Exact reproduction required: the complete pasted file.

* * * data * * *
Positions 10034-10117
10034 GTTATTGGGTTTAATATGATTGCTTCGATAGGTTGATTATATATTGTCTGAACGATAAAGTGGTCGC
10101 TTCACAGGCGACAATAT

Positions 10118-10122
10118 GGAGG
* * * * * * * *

Positions 10034-10117
10034 GTTATTGGGTTTAATATGATTGCTTCGATAGGTTGATTATATATTGTCTGAACGATAAAGTGGTCGC
10101 TTCACAGGCGACAATAT

Positions 10118-10122
10118 GGAGG